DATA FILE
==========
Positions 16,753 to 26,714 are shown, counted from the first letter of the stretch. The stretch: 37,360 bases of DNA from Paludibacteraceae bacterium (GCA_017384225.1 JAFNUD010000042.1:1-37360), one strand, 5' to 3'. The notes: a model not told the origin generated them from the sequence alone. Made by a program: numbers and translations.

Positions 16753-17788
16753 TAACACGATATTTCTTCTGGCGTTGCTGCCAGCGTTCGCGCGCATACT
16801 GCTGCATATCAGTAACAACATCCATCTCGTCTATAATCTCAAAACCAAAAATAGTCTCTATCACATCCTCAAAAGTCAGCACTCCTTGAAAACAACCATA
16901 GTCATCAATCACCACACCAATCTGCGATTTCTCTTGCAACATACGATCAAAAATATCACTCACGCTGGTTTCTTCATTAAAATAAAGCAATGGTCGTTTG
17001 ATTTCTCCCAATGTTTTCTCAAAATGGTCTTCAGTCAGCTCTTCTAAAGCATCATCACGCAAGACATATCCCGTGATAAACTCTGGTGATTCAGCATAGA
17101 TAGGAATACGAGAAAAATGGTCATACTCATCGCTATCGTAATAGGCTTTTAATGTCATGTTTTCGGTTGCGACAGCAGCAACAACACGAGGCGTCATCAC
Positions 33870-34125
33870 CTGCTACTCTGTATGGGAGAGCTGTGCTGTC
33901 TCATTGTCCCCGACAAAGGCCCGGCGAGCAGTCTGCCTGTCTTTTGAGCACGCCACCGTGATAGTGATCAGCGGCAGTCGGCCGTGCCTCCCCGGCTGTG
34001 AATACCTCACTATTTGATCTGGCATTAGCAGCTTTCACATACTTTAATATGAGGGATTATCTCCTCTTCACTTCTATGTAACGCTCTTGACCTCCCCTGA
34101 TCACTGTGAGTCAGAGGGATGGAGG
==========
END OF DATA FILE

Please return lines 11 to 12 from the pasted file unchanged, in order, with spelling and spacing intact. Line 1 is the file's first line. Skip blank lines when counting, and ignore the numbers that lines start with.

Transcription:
34001 AATACCTCACTATTTGATCTGGCATTAGCAGCTTTCACATACTTTAATATGAGGGATTATCTCCTCTTCACTTCTATGTAACGCTCTTGACCTCCCCTGA
34101 TCACTGTGAGTCAGAGGGATGGAGG